February 15, 2017
from the United States District Court for the Northern
District of Illinois, Eastern Division. No. 11 CR 502-1 -
Charles R. Norgle, Judge.
Bauer, Easterbrook, and Hamilton, Circuit Judges.
Hamilton, Circuit Judge.
Avalon Betts-Gaston was convicted at trial on two counts of
wire fraud. In this appeal, she raises numerous challenges to
both her convictions and sentence. We affirm the convictions
Factual and Procedural Background
challenges the sufficiency of the evidence, so we recount the
facts in the light most favorable to the government.
United States v. Morris, 576 F.3d 661, 666 (7th Cir.
2009), citing United States v. Richardson, 208 F.3d
626, 631 (7th Cir. 2000).
Betts-Gaston and co-defendant Dimona Ross together formed a
company that operated a scheme to defraud homeowners and
mortgage lenders. Betts-Gaston and Ross found homeowners
facing foreclosure and convinced them to participate in what
the defendants said was a program to help them keep their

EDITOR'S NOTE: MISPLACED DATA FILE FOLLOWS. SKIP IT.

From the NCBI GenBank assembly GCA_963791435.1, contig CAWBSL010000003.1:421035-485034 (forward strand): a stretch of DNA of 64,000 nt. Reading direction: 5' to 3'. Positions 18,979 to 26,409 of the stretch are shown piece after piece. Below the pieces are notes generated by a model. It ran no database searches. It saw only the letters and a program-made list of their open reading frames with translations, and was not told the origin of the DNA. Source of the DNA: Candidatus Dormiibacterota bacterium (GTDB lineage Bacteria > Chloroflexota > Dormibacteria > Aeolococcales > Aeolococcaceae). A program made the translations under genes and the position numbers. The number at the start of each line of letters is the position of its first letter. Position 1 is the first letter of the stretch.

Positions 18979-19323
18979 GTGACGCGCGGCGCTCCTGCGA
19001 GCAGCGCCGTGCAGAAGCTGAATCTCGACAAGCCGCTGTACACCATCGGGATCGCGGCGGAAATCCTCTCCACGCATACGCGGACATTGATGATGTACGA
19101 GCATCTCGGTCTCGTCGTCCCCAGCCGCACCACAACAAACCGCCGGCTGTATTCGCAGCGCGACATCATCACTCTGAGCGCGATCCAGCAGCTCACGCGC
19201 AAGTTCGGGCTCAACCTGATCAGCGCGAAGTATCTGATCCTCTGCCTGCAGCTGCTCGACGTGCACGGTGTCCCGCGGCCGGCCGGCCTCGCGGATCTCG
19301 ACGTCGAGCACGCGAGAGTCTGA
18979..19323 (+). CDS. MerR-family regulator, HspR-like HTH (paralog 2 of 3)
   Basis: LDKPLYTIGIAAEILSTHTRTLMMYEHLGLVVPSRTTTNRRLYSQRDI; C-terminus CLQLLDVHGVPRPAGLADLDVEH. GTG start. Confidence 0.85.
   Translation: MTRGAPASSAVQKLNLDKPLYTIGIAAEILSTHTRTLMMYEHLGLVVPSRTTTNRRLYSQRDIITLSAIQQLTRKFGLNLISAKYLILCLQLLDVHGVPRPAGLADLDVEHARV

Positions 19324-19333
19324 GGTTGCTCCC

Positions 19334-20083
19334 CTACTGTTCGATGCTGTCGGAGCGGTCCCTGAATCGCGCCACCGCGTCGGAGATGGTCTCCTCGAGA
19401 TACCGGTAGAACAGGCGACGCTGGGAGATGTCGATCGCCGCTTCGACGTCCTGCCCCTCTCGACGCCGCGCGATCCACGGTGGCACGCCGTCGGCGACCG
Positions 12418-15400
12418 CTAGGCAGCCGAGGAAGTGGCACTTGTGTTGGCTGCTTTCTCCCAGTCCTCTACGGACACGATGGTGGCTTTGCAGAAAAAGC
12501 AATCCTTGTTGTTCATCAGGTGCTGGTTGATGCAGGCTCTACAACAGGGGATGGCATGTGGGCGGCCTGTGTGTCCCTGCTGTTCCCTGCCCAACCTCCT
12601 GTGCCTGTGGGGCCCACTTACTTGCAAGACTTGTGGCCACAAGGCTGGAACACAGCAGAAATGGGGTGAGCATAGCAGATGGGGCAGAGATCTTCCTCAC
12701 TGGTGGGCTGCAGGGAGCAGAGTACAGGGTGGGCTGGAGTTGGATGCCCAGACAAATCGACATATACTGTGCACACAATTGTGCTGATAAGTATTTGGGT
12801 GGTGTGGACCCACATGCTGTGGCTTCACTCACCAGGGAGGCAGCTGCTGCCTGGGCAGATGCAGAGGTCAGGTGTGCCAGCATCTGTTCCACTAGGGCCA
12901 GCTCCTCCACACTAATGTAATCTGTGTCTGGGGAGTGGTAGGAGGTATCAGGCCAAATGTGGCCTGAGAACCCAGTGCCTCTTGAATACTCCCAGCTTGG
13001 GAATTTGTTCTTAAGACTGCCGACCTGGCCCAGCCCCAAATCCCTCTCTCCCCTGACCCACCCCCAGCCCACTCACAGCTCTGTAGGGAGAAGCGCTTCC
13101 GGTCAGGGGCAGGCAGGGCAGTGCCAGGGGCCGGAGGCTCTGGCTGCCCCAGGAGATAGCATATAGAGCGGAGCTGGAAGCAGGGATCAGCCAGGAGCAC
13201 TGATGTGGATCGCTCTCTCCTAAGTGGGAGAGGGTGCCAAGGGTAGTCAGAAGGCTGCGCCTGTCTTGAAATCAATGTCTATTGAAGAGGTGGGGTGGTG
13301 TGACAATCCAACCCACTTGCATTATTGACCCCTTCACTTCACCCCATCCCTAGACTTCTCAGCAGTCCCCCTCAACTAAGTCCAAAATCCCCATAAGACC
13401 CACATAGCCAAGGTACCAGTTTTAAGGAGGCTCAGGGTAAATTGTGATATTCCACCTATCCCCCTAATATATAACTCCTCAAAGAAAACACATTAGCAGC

homes. Betts-Gaston had the homeowners sign documents that
deeded their homes to a trust the defendants controlled. Ross
then arranged for straw buyers to obtain mortgages to buy the
homes. Working with Betts-Gaston, she filled out loan
applications that inflated the buyers' incomes and
misrepresented the purpose of the purchases. Once a sale was
completed, the buyer deeded the property back to the
defendants' trust. When the dust on these transactions
settled, the defendants had both the mortgage proceeds and
title to the properties. The homeowners initially still lived
in the homes but no longer had title to them or equity in
them. At least two homeowners were eventually evicted.
trial the government offered evidence of three such